In this section, the authors present the multi-target data association operation on one group, where the other groups also follow the same procedure. A feasible joint event (FJE) is an allocation of all measurements to all supertargets in the group and satisfies that each supertarget is assigned zero or one measurement and each measurement is allocated to zero (clutter) or one supertarget [24]. Let ξ j denote the jth FJE, where T 0(ξ j ) and T 1(ξ j ) are the set of supertargets allocated no measurement and one measurement with respect to the FJE ξ j , respectively. The posterior probability of FJE ξ j is given by
$${} \begin{aligned} P\left({\xi_{j}}\left|{\mathbf{Z}^{k}}\right.\right) &= {c_{k}} {\underset{\tilde \tau \in {T_{0}}\left({\xi_{j}}\right)}{\Pi}} \!\left(\!1 - {P_{D}}{P_{G}}P\left(\chi_{k}^{\tilde \tau }|{\mathbf{Z}^{k - 1}}\right)\right) \\ &\quad\times {\underset{\tilde \tau \in {T_{1}}\left({\xi_{j}}\right)}{\Pi}}\left({P_{D}}{P_{G}}P\left(\chi_{k}^{\tilde \tau }|{\mathbf{Z}^{k - 1}}\right)\frac{{p_{k,i}^{\tilde \tau }}}{{{\rho_{k,i}}}}\right), \end{aligned} $$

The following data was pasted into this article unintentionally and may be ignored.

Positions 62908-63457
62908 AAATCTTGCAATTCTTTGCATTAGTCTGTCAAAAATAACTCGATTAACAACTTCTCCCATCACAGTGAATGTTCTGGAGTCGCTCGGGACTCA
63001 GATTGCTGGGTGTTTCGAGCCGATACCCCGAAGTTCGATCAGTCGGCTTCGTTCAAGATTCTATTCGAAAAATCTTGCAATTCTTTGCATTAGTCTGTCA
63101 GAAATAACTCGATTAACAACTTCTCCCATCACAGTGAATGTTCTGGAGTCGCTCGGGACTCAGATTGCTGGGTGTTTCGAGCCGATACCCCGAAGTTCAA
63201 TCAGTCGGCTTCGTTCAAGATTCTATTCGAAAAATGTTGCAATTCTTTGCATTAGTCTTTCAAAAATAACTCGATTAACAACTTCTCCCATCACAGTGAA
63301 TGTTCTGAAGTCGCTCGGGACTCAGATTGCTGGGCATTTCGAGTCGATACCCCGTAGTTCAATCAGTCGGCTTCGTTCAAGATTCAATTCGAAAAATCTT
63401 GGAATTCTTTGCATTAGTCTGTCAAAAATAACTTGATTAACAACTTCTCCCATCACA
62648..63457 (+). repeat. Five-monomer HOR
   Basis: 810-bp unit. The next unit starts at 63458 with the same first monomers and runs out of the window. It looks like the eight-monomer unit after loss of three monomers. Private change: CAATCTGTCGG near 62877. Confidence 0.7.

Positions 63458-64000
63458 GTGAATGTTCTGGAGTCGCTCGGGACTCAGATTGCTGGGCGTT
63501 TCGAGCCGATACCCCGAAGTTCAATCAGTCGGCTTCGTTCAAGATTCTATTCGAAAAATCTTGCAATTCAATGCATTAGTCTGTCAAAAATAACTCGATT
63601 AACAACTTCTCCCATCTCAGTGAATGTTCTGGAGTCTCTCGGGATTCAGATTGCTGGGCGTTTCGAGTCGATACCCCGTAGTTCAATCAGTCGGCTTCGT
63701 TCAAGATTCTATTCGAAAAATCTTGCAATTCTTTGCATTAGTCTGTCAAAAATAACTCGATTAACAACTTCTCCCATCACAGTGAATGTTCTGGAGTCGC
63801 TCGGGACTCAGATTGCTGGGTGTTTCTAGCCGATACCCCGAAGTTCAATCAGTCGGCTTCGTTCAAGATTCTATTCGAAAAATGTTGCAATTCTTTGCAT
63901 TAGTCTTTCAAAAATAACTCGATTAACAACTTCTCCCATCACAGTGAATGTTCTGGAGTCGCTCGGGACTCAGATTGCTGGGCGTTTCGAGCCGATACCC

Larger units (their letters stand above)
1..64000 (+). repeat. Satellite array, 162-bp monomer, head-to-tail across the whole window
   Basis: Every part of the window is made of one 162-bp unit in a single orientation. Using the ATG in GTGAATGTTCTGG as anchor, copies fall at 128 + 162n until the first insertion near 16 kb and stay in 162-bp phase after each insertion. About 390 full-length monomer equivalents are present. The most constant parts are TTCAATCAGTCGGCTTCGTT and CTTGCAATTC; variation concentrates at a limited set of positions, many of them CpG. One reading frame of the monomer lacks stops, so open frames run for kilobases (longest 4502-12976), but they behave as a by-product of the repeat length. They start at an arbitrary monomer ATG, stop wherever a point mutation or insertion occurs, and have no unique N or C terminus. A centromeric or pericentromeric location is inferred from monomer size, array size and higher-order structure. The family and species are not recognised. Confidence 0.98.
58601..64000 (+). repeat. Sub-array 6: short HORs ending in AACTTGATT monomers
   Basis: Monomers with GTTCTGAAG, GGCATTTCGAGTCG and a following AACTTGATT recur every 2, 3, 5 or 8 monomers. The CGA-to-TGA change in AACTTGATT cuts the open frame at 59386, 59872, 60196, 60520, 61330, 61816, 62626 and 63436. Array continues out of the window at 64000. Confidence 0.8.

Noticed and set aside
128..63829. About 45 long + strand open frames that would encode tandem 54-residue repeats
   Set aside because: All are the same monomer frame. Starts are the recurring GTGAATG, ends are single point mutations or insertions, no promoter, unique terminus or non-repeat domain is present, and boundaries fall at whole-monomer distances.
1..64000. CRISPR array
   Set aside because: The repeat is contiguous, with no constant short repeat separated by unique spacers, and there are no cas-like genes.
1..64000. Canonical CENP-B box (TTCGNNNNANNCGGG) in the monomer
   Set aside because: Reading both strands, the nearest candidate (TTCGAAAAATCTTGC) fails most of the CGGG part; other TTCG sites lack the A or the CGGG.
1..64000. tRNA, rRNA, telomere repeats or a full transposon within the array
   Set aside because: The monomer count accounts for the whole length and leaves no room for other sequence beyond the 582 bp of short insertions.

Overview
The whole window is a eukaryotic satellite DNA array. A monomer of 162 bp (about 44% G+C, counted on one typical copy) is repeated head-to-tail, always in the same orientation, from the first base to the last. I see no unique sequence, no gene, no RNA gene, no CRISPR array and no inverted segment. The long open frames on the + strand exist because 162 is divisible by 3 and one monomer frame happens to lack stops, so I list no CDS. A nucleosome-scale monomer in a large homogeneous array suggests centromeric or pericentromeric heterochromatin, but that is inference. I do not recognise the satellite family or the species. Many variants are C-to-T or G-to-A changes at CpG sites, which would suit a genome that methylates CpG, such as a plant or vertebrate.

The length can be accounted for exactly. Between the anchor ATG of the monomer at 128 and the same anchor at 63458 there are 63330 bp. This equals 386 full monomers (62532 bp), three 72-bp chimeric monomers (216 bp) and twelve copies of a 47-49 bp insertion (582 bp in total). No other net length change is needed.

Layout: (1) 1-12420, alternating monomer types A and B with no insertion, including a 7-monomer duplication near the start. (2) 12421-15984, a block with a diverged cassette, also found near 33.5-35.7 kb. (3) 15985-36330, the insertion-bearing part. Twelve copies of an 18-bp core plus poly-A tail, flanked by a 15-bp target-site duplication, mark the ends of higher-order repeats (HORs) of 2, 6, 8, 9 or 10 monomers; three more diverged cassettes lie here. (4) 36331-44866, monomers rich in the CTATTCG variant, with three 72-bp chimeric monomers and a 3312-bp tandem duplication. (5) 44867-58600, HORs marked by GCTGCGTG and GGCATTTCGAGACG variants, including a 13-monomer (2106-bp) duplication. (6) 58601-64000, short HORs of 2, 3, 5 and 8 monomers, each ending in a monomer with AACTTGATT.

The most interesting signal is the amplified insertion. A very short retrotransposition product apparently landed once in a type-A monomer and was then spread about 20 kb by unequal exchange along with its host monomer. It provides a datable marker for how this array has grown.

(10)

where P G is the gating probability, c k is the normalizing constant. \(P(\chi _{k}^{\tilde \tau }|{\mathbf {Z}^{k - 1}}) = P(\chi _{k}^{\tau } |{\mathbf {Z}^{k - 1}})\) due to \(\tilde \tau = \{ \tau,s\}\).

The likelihood of measurement \(\mathbf {z}_{k,i}^{\tilde \tau }\) allocated to supertarget \(\tilde \tau \) in FJE ξ j is obtained by
$$ p_{k,i}^{\tilde \tau} = \frac{{\mathcal{N}\left({\mathbf{z}_{k,i}^{\tilde \tau}};\;h_{k}^{s}\left(\mathbf{x}_{k|k - 1}^{\tau},\mathbf{x}_{k}^{s}\right),\mathbf{S}_{k}^{\tau,s}\right)}}{{{P_{G}}}}, $$
(11)
where P G is the gating probability. Denote by \(\Xi (\tilde \tau,i)\) the set of FJEs which allocates measurement i to supertarget \(\tilde \tau \), and denote the event that the selected measurement i is the detection of supertarget \(\tilde \tau \) at time k by \(\chi _{k,i}^{\tilde \tau }\) (i=0 means no measurement is the supertarget \(\tilde \tau \) detection). The posterior probability that no measurement originates from the supertarget \(\tilde \tau \) detection is